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UT Austin students defend women’s and LGBTQ rights

By Jake Holtzman |
October 30, 2022
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Texas students stand up for women’s and LGBTQ rights.
Texas students stand up for women’s and LGBTQ rights. (Fight Back! News/staff)

Austin, TX - On Thursday evening, October 29, a group of around ten students gathered on the University of Texas at Austin campus to rally for women’s and LGBTQ rights. Led by the Austin Students for a Democratic Society (SDS), the rally focused on student demands of the UT Austin administration, calling on the university to provide free menstrual products and contraceptives in all campus bathrooms. Students are also demanding the university declare itself a sanctuary campus for trans youth in light of legislative attacks earlier this year against trans youth receiving gender-affirming care.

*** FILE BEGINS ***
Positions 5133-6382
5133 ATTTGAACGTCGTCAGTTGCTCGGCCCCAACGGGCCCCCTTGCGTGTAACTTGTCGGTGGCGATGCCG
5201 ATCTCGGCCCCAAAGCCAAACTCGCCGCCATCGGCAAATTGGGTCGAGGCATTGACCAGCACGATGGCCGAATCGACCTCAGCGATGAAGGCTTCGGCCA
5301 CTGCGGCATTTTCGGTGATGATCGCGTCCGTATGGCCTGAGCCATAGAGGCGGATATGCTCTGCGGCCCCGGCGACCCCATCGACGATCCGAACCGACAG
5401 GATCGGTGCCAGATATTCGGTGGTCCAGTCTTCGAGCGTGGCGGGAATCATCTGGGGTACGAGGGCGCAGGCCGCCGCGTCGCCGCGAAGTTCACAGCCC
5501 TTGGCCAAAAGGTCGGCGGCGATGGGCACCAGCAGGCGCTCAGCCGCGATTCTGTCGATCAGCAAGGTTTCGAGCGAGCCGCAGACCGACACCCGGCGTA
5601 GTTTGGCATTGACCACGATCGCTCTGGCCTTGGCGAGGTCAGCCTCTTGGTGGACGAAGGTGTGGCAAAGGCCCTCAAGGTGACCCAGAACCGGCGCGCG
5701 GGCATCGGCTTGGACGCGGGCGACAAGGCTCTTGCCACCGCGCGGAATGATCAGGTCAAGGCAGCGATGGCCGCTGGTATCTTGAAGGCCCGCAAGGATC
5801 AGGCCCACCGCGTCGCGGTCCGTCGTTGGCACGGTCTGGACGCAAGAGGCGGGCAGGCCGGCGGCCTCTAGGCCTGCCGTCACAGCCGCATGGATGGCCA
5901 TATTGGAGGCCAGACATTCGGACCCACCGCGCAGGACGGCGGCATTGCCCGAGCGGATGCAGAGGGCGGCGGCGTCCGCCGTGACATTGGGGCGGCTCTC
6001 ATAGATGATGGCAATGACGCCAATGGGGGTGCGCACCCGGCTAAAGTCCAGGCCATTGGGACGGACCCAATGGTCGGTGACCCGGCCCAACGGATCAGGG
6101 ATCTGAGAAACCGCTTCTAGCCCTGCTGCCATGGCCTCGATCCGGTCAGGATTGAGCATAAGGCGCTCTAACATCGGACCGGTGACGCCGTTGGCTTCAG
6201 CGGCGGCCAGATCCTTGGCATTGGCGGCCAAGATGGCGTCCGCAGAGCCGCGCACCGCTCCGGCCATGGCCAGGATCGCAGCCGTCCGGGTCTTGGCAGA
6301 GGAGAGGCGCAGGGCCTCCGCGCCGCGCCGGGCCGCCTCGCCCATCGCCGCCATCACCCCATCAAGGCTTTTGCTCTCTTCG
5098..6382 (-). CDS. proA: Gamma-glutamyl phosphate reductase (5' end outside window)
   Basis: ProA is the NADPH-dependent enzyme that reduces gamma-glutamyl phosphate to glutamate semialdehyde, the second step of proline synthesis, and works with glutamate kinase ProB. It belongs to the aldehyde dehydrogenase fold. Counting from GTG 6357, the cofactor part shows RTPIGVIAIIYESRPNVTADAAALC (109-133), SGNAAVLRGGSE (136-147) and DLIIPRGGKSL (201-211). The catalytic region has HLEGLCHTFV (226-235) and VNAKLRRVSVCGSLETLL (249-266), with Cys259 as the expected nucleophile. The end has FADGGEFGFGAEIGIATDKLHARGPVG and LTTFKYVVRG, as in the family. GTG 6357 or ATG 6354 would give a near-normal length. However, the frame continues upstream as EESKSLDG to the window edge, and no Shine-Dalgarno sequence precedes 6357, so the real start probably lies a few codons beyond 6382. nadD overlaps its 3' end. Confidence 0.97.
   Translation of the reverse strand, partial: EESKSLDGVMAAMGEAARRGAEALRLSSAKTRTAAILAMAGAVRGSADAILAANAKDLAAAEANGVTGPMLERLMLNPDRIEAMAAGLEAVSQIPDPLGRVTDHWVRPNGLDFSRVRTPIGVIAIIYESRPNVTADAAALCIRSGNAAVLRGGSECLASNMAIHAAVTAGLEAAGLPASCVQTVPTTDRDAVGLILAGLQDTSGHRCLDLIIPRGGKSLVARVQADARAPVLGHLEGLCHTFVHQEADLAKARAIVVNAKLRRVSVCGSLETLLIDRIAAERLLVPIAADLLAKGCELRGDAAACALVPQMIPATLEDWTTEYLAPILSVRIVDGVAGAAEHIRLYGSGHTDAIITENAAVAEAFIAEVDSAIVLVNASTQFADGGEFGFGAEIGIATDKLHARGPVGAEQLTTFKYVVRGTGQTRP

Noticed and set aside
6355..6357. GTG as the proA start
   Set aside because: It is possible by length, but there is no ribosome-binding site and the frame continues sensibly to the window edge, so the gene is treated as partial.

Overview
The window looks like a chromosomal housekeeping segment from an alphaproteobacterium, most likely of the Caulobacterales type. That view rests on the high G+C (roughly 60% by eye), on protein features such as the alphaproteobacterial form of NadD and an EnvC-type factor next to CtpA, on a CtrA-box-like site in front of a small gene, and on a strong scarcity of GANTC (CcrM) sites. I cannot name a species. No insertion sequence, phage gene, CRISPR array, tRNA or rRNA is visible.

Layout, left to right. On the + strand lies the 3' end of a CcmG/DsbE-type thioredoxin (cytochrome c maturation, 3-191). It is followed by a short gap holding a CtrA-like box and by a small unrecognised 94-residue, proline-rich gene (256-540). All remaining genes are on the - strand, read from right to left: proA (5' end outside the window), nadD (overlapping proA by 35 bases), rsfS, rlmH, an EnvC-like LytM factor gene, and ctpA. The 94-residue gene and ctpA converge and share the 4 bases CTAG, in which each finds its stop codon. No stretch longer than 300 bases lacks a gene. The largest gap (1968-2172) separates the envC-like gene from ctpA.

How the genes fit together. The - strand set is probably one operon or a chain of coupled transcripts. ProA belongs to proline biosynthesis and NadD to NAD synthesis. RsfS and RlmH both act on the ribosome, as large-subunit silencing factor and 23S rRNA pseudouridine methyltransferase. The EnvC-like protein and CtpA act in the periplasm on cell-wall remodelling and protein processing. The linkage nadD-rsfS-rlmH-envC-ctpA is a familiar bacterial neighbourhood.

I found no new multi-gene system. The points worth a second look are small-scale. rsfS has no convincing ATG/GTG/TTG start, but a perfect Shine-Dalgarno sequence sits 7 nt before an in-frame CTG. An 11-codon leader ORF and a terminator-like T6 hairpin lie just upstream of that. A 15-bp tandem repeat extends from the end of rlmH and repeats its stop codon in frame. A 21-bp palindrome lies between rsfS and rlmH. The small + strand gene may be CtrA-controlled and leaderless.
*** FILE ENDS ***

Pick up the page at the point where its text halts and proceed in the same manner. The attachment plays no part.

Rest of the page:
The protest included the call and response chant: “Abortion is? Healthcare! Contraceptives are? Healthcare! Gender-affirming care is? Healthcare!”

Fawn-Rose Brown from the organization OSTEM (Out in STEM) spoke first: “Everyone deserves bodily autonomy,” they said. “The state of Texas as well as many other states are barring us from these rights. While the city of Austin has decriminalized abortion, the last time I checked most abortion providers in Austin are still bound by the state and aren’t operating. How are folks who can get pregnant supposed to get an abortion if none of the clinics are operating?”

Ashley Awad spoke for SDS: “UT has the second largest endowment in the country second only to Harvard. President Hartzell makes $1.25 million a year. That’s ridiculous, don’t you agree? So we must demand a chop from the top! Cut the pay of top administrators by even a little bit, and they could easily use the funds to provide free and well-stocked menstrual products and contraceptives in every building on campus.”

Student speakers pointed out the fact that UT at Arlington has already committed to providing free menstrual products in campus bathrooms as a direct result of pressure from the Progressive Student Union. 

In reference to this, Awad concluded: “I think we can all agree that it is inexcusable for UT Austin not to do the same thing. Considering the position of power and influence UT is in, I think that it’s time for these things to change, don’t you?!” Awad’s question was met with cheers from all the other students at the rally.

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